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Strict COVID-19 Lockdowns Slash China’s Economic Growth

Jonathan loves talking politics, economics and philosophy. He carries unique perspectives on everything making him a rather odd mix of liberal-conservative with a streak of independent Austrian thought.
Published: January 11, 2022
Workers sit outside a construction site in 2021 in Beijing, China.
Workers sit outside a construction site in 2021 in Beijing, China. (Image: Kevin Frayer/Getty Images)

For the past few decades, China has been one of the fastest-growing economies in the world. Even after COVID-19 broke out, according to China’s own data, the country recorded some economic growth in 2020. 

But the communist regime has continued to tighten its lockdown policies to control COVID-19. Some experts have now raised concerns about the country’s growth potential.

In a recent report, economists at Nomura warned that lockdowns in China are causing disruptions to the economy. Since the country is a major global manufacturing hub, any disruption in its supply chain will affect production facilities across the world that depend on Chinese components.

The latest focus of Beijing’s COVID-19 lockdown policies is Xi’an, a city of 13 million people. It’s an important hub that produces auto parts and processors for smartphones, for example. In an interview with AP News, Shelly Jang of Fitch Ratings stated that if the lockdown in Xi’an extends, it could “negatively affect” NAND flash supply and worsen supply uncertainties.

“Samsung Electronics and Micron Technologies Ltd. say their factories in Xi’an are affected but they are trying to minimize disruptions by drawing on global production networks. Micron said some deliveries might be delayed… Those factories make DRAM and NAND memory chips used in smartphones, personal computers, and services… Xi’an accounts for 42% of Samsung’s NAND production and 15% of global supply… Samsung makes about one-third of such chips,” according to the media outlet.

Eurasia Group, an American consultancy firm, sees Beijing’s strict adherence to a zero-COVID policy as a top political risk for the year, potentially causing problems for other nations. The group predicts Xi Jinping’s policies to fail against the new Omicron variant, which will lead to bigger outbreaks, wider and tighter lockdowns, greater economic disruptions, and even more state intervention. This will also cause significant disruptions to the global supply chain.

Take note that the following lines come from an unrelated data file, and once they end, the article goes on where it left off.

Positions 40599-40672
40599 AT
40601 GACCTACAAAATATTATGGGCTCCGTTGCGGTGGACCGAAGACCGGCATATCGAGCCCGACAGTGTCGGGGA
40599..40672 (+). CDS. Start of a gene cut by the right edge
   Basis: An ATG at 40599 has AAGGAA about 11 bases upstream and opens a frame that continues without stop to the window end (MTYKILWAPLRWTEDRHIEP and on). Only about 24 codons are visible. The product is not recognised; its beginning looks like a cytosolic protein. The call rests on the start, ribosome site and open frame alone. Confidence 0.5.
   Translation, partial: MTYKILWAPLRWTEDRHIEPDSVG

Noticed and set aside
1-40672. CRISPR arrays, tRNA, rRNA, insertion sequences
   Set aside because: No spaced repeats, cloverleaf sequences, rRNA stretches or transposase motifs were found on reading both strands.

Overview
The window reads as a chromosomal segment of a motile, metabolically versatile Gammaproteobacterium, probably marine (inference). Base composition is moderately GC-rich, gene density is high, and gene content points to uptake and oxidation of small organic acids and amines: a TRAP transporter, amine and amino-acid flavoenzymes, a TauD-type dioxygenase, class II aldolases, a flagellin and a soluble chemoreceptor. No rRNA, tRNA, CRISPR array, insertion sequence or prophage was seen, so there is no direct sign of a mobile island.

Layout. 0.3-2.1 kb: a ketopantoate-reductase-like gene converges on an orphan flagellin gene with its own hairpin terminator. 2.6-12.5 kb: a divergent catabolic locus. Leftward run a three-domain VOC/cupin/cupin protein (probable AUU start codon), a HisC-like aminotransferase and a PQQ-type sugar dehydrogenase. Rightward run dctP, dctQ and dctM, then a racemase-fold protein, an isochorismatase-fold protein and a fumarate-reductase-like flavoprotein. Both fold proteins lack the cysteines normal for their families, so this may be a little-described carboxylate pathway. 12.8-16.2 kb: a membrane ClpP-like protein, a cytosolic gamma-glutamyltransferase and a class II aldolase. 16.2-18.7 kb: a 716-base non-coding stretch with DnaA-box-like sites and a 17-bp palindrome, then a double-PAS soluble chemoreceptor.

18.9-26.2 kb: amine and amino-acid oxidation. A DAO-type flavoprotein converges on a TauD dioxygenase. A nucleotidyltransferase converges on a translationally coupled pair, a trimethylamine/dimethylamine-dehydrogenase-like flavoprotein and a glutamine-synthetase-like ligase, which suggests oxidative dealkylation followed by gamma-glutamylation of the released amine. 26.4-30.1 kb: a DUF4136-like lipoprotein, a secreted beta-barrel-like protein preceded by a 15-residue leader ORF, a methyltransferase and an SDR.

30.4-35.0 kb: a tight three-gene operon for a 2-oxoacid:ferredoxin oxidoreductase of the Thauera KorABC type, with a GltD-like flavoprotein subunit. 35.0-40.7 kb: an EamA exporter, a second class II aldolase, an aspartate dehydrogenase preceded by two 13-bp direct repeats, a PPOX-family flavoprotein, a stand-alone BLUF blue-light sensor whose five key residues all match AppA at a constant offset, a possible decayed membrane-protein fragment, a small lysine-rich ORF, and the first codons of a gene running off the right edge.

“China is in the most difficult situation because of a zero-COVID policy that looked incredibly successful in 2020, but now has become a fight against a much more transmissible variant with broader lockdowns and vaccines with limited effectiveness,” Eurasia Group president Ian Bremmer and Chairman Cliff Kupchan stated. Xi’s “personal attachment” to the zero-COVID policy and its initial success will make it “impossible to change course,” they warned.

The spread of Omicron and the crisis in the property sector will suppress the Chinese economy this year. The World Bank recently cut down its growth predictions for China in 2022, reducing it from 5.4 to 5.1 percent. If China only grows at 5.1 percent, it will be its second-slowest growth rate since 1990. The country only grew 2.2 percent in 2020.

The World Bank points out that China’s typical way of boosting the economy through real estate and infrastructure growth has “run its course.” In order to grow better in the medium-term, Beijing has to “rebalance its economy.” It must permit the private sector to have a bigger role and turn society into services and consumption-based economy. 

“Addressing distortions in factor markets and further opening up of the protected services sector would not only support the shift to more private sector-led growth but also encourage rebalancing towards higher value services jobs,” Ibrahim Chowdhury, the World Bank’s lead economist for China, said in a statement.

Some experts predict China’s Q4 2021 GDP growth rate to be at just 3 percent. China’s Q3 growth was registered at 4.9 percent.